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ERP’s Growing Importance to Production Operations

How manufacturers are leveraging the connection between ERP and plant floor systems to improve production operations.


Quick hits:

  • 20 years ago, most applications of ERP were for financial management uses. Today, ERP is increasingly the connective tissue between the plant floor and executive suite with strong communication in both directions.
  • Learn how Trademark Plastics connects everything in its production operations—from injection molding machines and robots to CAD software—to provide real-time alerts, generate data analysis reports, and track materials and status of each project.
  • How plant-based food producer TMRW Foods uses its ERP for inventory management, productivity tracking, inspections, data logging, equipment maintenance, dynamic costing, and to ensure consistency of execution at each step—from quality control to purchasing.

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Listen to the story here:

   Read the transcript below:

Welcome to Take Five with Automation World. I’m David Greenfield, director of content, and in this episode we’ll be looking at the use of enterprise resource planning software—typically referred to as ERP—in production operations.

This software has been around for decades, having evolved from the widely used manufacturing resources planning or MRP software. Because ERP added so many additional capabilities to MRP, such as financial management, human resources, and customer relationship management, it’s often seen more as an executive management tool than as a tool for direct plant floor production management. In fact, in the early 2000s, studies showed only about 10 percent of manufacturers using ERP were using it for anything beyond its financial management features.

But that’s definitely been changing lately, and we’ve published two case studies recently that highlight this. One of these focused on Trademark Plastics, a manufacturer of injection-molded parts for medical device manufacturers, and how it uses ERP to leverage data from its more than 50 production machines.

Data from the machines at Trademark Plastics are fed into the DelmiaWorks ERP system where they’re used to provide real-time alerts and generate some 20 different detailed data analysis reports. Data from the company’s SolidWorks CAD software creates the bills of material used by the ERP to track materials and the status of each project.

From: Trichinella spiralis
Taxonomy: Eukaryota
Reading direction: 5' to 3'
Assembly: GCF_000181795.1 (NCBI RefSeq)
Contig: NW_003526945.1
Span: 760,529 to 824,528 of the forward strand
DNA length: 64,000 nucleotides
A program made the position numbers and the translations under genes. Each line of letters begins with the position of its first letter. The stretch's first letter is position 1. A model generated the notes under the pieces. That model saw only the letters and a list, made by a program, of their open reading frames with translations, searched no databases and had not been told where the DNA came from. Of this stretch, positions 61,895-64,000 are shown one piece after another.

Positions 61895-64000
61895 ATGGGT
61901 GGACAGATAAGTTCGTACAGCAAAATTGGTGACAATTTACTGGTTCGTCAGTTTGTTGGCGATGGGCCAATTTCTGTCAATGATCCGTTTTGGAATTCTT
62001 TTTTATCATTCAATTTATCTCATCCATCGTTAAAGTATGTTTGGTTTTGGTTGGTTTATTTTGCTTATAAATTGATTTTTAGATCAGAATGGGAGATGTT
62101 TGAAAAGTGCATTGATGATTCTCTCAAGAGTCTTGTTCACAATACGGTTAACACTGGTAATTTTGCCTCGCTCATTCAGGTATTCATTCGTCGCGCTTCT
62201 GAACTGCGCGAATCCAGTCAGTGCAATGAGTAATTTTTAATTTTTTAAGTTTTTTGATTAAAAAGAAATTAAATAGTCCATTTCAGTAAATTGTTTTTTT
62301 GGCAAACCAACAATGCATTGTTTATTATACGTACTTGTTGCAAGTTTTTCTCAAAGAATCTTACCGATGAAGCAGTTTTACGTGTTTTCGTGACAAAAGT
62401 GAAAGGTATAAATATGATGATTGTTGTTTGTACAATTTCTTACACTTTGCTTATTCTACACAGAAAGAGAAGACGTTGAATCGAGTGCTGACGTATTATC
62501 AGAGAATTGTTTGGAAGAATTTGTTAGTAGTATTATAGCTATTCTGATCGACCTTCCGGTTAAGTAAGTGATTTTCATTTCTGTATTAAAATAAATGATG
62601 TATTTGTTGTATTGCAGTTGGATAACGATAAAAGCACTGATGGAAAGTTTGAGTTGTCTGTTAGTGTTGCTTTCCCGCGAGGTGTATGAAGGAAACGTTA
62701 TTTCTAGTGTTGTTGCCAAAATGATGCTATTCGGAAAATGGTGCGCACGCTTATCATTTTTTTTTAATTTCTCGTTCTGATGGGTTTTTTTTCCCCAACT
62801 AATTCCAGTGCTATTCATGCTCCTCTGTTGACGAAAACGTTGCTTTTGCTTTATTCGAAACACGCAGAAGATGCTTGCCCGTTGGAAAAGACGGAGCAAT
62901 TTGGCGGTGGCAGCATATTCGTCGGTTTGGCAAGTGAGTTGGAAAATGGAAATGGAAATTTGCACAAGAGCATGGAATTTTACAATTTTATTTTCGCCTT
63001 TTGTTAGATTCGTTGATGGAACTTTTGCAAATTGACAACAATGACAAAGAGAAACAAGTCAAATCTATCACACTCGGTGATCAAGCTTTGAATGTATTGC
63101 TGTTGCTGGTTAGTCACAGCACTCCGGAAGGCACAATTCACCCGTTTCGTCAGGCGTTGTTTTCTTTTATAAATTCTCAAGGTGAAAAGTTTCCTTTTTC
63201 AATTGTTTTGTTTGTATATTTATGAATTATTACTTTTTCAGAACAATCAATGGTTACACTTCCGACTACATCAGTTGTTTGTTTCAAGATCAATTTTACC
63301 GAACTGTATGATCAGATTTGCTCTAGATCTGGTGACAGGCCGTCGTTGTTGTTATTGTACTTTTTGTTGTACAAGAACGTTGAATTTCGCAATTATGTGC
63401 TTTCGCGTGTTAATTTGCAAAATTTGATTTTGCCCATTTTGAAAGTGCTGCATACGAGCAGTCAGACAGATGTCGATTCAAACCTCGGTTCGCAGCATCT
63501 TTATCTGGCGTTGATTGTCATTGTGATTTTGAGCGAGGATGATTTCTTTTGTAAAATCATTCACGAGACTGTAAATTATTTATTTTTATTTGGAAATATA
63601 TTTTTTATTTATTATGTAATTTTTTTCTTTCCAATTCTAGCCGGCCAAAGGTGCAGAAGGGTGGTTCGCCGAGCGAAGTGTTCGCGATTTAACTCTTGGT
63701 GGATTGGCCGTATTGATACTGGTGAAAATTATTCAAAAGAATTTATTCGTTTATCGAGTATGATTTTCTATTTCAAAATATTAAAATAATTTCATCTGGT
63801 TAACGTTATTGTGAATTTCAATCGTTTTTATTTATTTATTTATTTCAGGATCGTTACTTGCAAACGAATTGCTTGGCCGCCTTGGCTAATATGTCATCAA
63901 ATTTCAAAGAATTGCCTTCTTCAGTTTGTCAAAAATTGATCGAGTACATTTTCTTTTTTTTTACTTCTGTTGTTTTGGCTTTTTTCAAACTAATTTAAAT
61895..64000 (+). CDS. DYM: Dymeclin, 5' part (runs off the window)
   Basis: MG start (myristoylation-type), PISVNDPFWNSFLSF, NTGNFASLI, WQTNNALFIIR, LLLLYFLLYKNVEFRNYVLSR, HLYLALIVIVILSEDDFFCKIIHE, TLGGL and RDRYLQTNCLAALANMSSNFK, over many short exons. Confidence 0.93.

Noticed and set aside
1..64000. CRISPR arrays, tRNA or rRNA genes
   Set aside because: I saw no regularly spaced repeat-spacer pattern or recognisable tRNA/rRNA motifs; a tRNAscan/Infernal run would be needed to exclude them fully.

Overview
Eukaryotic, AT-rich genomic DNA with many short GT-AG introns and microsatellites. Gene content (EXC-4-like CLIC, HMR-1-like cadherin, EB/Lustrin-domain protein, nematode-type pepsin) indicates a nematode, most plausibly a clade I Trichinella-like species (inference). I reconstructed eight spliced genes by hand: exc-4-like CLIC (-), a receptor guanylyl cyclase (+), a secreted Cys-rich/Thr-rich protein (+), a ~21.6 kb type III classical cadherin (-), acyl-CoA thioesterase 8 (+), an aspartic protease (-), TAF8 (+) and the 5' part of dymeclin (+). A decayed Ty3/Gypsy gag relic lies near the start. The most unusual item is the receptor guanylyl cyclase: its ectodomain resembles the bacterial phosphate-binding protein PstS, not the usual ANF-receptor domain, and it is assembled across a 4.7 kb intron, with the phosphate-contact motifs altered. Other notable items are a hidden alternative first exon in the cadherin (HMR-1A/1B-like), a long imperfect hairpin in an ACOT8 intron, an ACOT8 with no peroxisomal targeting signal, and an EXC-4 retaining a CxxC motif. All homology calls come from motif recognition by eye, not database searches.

Bryan Barrera, chief operating officer at Trademark Plastics, says: Everything is connected into the ERP system here at Trademark, from the material to miscellaneous items to robots, injection molding, and machine information.

With this level of connection, Trademark Plastics can quickly identify potential issues during production using real-time monitoring displays on the shop floor.

David Carty, CEO at Trademark Plastics says: The system can tell you, for example, if you’re scheduled to produce 100 million components per day and your costs, and it’s going to let you know in real time if you’re hitting your goals. 

The company also uses DelmiaWorks to track returns. Barrera says: We can say we’re a great supplier because we’re able to show customers and prospects the reports with our metrics from the ERP system.

TMRW Foods is a plant-based food maker that, after creating their first burger prototype in 2019 opened a 5,000-sq-ft production facility in 2020.

For TMRW Foods, the most important requirements of an ERP system was for it to have an easy-to-use production traceability system. But Dean Blignaut, co-founder and president said it was also critical for the company to be able to use its ERP system for Inventory management, productivity tracking, inspections, data logging, equipment maintenance, dynamic costing, and ensuring consistency of execution from quality control to purchasing.

The company ultimately chose an ERP system from Icicle Technologies, which specializes in the food and cannabis industries.

Blignaut said the traceability functionality of the ERP system has been one of its most useful aspects. He said TMRW Foods wanted a really robust tracing system not just to appease regulators, but because they really wanted to know that they could confidently identify any problem in production and report it quickly to whomever might be affected.

Blignaut also likes how they can use the ERP system to do quick remote checks as well. The system allows the company to remotely access data to see if production is running smoothly, if they’re meeting costing expectations, as well as safety and quality checks. He said: It’s a good way for management to know that the team is following the company’s processes, because the long-term goal is that anybody could be removed from the team, including himself, and the system would be able to keep things moving at a high level of execution.

So, I hope you enjoyed this Take Five with Automation World episode. And please keep watching this space for new episodes to keep you on top of what’s happening in the world of industrial automation.

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